Year: 2008

Agency: Ministry of Justice

Author: Trish Knaggs, Felicity Leahy, Nataliya Soboleva

This report describes the operation of the Manukau Family Violence Court, draws on qualitative and quantitative information to present findings and considers the extent to which this court is meeting its objectives. The report concludes by discussing the policy and practice implications of these findings, and makes suggestions for improving court processes. These evaluation findings along with those from the Waitakere  Family Violence Court will contribute to the ongoing refinement of court processes at existing and new  Family Violence Courts.

The Waitakere and Manukau Family Violence Courts: An evaluation summary

Year: 2008

Agency: Ministry of Justice

Author: Trish Knaggs, Felicity Leahy, Nataliya Soboleva, Su-Wuen Ong

This document summarises major findings from recently completed reports on the Manukau and Waitakere Family Violence Courts. Information for these reports was collected using both qualitative and quantitative methods. The findings, although subject to limitations, will help improve processes at both Family Violence Courts, and inform the development and implementation of additional Family Violence Courts.

Victims' Experiences and Needs: New Zealand Crime and Safety Survey 2006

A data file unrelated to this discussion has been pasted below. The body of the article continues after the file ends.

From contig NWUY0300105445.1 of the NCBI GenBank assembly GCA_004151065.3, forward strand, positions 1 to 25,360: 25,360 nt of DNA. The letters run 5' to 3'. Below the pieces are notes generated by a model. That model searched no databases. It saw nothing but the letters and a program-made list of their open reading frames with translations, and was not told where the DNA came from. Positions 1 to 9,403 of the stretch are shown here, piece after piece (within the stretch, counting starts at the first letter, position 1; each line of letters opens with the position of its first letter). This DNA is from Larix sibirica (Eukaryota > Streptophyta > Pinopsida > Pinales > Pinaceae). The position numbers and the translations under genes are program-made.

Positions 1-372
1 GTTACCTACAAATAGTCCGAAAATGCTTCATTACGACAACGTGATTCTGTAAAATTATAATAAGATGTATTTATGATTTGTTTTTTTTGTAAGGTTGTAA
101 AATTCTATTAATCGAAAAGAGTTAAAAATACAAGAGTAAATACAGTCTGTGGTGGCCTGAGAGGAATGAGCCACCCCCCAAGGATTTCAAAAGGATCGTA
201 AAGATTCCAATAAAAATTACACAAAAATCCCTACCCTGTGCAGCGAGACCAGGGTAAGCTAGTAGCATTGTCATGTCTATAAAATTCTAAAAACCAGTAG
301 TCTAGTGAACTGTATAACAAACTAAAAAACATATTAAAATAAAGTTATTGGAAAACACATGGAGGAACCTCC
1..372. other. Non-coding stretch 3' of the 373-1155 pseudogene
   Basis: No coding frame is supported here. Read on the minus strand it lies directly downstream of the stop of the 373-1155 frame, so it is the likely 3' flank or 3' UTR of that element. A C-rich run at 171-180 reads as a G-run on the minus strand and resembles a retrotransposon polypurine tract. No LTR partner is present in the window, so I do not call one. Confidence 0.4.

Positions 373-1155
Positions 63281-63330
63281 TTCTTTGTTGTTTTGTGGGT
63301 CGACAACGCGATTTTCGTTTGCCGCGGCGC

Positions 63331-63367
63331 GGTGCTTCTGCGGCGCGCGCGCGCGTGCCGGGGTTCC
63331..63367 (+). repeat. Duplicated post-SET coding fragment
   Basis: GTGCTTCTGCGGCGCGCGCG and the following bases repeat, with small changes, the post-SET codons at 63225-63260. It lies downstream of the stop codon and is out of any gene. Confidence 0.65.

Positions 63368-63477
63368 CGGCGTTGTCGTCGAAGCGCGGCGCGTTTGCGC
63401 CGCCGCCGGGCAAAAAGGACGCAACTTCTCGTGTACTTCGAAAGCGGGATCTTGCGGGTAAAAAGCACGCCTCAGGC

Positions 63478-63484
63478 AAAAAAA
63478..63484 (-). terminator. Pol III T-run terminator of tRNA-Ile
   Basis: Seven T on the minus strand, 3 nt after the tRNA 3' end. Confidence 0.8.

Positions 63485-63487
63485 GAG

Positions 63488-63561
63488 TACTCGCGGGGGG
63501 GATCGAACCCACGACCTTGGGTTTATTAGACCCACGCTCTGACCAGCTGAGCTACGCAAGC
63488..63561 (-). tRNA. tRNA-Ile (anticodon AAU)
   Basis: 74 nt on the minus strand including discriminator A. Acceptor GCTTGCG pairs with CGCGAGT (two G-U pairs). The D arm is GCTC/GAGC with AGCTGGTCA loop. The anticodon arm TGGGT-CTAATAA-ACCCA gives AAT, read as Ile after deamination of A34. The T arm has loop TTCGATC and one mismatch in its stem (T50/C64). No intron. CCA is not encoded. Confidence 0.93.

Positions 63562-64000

Year: 2008

Agency: Ministry of Justice

Author: Pat Mayhew and James Reilly

This paper has been superseded by the New Zealand Crime and Safety Survey (NZCASS) 2014.

Responding Together: An Integrated Report Evaluating the Aims of the Waitakere Family Violence Court Protocols

Year: 2008

Agency: Massey University for the Ministry of Justice

Author: Mandy Morgan, Leigh Coombes, Erika Te Hiwi and Sarah McGray

This report draws together the findings from An Evaluation of the Waitakere Family Violence Court protocols: Preliminary report (Morgan, Coombes, & McGray, 2007), Study One, and Accounting for safety: A sample of women victims’ experiences of safety through the Waitakere Family Violence Court (Morgan, Coombes, Te Hiwi & McGray, 2007), Study Two. The integration of these studies was commissioned by the Ministry of Justice and is the fourth product within an ongoing collaborative programme of evaluation being conducted by the researchers and stakeholders in the Waitakere Family Violence Court (WFVC). The findings of Study One and Study Two assessed the extent to which the protocols that regulate the court’s processes are effective in achieving the court’s aims. This report has four objectives specified by the Ministry of Justice:

• Describe the operation of the Waitakere Family Violence Court

• Discuss the role of non-government organisations in the WFVC, assess the level of support they provide, and at what cost.

• Describe programmes provided by non-government organisations to both victims and offenders who have been involved with the WFVC.

• Describe the perceptions of some victims who have been involved with the WFVC, including degree to which they feel safer as a result of this involvement. 

The first three objectives are primarily met through the findings of Study One, and the fourth objective is primarily met by the findings of Study Two. In integrating the studies, this report also brings together findings that are relevant to meeting the objectives of this report, and therefore excludes some findings included in the original studies.